Consumers appreciate coin counting machines in supermarkets
Americans spend a lot of the time at the grocery store, and the ability to access a coin counting machine could draw even more consumers into these locales. The U.S. Grocery Shopping Trends 2016 report from the Food Marketing Institute revealed that the average American makes 1.6 trips to the supermarket each week, spending a total of $107. For many people, that's no small investment, which is why a large number of shoppers aren't willing to settle for any old grocery shopping experiences. The study found that 52 percent of people bypass their most convenient grocery store option in favor of a more distant market because it lacks the prices, products and services they want.
Don't allow your store to be bypassed - invest in the amenities your customer base is looking for.
Coin counting machines add value to your business
One in-demand feature you may want to consider investing in is a coin-counting machine. Discover magazine reported that a whopping 80 percent of Americans save their change as opposed to spending it - that means there are a lot of coins jingling around in your customers' pockets. When the time comes for them to count their savings, don't you want your institution to be the first place they think of when considering where to go? By adding a coin counting machine to your market, you're benefiting both your business and your base.
Newsday reported that as consumers in one section of Long Island, New York, became more aware of the value of their change, their appreciation for local coin counting services grew, too - in 2009, one bank chain in the area reported processing nearly $62 million worth of coin counting transactions. People seeking coin counting services outside of financial institutions - which sometimes only offer these amenities to their account-holding members - found allies in some of their local grocery stores. Over 130 supermarkets on Long Island offered coin counting machines in 2010.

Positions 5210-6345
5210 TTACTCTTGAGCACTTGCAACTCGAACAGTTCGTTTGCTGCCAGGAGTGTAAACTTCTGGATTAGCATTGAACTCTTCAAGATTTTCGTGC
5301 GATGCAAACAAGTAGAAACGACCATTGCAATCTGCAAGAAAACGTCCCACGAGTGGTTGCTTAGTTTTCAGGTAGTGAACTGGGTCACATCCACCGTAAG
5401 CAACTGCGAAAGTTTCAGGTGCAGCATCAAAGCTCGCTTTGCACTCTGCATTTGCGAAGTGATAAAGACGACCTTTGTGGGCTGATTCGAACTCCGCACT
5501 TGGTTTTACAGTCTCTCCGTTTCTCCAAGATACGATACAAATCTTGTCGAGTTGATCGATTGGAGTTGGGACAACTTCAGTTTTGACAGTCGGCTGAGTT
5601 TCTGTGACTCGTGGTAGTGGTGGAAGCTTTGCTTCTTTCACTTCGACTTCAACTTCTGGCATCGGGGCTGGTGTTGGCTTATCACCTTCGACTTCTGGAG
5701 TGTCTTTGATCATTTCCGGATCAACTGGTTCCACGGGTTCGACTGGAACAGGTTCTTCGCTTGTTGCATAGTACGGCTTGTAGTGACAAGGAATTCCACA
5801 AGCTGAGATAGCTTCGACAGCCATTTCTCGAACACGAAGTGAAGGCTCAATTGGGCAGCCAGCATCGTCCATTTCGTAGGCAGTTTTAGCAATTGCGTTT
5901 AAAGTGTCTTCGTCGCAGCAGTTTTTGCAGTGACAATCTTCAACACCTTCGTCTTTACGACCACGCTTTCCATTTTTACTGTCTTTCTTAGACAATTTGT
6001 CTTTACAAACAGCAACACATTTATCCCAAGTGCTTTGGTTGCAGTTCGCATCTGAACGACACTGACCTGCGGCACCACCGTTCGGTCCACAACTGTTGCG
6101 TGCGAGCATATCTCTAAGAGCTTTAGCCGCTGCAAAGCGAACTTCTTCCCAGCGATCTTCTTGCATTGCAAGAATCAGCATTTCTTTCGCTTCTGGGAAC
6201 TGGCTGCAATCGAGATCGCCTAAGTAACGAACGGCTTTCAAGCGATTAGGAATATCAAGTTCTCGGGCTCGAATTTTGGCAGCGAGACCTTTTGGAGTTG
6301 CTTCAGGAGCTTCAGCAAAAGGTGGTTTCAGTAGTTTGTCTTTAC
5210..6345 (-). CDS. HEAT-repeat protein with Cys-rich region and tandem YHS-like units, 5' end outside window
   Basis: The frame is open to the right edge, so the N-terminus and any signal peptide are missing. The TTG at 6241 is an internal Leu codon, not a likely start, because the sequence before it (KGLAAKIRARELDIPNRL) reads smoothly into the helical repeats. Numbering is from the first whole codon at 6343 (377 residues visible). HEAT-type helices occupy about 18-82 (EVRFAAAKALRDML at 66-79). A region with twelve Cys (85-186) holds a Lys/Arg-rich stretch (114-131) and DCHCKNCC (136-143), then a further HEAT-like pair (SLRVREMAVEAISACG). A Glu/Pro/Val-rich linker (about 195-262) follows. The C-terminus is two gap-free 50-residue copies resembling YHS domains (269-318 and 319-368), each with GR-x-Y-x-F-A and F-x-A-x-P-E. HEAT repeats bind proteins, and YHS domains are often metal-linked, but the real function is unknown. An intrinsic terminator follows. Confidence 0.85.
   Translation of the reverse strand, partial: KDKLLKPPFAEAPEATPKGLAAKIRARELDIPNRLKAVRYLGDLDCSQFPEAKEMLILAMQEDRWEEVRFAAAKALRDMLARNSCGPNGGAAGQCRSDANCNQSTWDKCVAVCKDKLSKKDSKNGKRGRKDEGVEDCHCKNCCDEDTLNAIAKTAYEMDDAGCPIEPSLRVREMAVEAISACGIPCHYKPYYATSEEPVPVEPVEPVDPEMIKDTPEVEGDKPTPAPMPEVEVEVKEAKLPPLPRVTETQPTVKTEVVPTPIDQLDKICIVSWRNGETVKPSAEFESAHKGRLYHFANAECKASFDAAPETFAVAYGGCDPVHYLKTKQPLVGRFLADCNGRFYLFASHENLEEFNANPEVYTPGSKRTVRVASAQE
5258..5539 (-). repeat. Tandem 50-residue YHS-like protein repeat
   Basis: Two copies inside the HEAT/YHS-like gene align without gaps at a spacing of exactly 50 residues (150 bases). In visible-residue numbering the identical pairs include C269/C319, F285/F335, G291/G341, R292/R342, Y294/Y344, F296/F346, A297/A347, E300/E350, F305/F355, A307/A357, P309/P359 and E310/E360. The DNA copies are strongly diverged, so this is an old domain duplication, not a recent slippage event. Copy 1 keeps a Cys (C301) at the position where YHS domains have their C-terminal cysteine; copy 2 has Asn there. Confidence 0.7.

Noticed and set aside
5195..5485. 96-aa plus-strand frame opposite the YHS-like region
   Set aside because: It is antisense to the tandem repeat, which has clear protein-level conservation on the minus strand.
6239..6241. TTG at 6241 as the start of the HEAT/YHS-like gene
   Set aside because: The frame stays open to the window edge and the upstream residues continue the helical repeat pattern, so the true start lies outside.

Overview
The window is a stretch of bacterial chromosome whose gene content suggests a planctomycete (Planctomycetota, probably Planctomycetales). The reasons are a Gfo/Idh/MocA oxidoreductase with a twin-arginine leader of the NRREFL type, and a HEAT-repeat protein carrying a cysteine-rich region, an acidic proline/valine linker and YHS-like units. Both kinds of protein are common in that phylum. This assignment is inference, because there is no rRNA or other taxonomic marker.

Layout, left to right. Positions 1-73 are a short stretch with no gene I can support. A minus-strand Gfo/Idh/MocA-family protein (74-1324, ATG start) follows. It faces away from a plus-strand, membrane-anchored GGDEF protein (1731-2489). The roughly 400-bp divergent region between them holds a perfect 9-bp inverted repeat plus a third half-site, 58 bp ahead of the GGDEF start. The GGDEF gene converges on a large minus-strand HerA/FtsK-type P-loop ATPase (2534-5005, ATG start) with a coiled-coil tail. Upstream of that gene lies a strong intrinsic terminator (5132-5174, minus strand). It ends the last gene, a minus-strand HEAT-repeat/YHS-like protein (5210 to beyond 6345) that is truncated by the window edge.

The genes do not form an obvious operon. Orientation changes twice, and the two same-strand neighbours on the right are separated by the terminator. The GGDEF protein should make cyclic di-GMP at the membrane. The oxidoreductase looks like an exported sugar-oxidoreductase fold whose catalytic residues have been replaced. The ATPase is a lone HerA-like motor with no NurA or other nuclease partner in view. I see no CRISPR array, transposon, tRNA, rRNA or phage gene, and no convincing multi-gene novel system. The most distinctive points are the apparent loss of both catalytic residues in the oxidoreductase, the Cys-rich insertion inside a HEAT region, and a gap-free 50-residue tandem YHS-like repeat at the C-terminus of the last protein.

Although some of the penny-pinching was being done by merchants and small businesses, Long Island bank teller Brittany Petry told Newsday that her financial institution estimated that the majority of its coin counting customers - about 70 percent - were individual consumers looking to cash in on their extra pocket change.
The source noted that most people it interviewed, whether they were counting their coins at a bank or supermarket, were organizing their change so they could put it toward play rather than work. By bringing a coin counting machine into your store, you could inspire patrons to spend their "fun" money on the spot, brightening their days and boosting your profits.
Advertise benefits of coin counting machines
To fully take advantage of the benefits of having an in-store coin counting machine, you need to spread awareness among shoppers. Let your patrons know that by simply gathering the loose change they ignore each day - whether it be sitting in the cup holders of their cars or wedged between their couch cushions - they can add a little more money to their income.
Make sure to reach out to the traditionally cash-strapped younger generations, especially students, who are always looking for opportunities to beef up their bank accounts. Another demographic to market to is people who work in the hospitality industry, like bartenders, servers, maids and other professionals who make cash tips. You may also consider tying in the concept of coin counting to other store sales - for example, point out that products could easily be purchased with the coins consumers are resting on.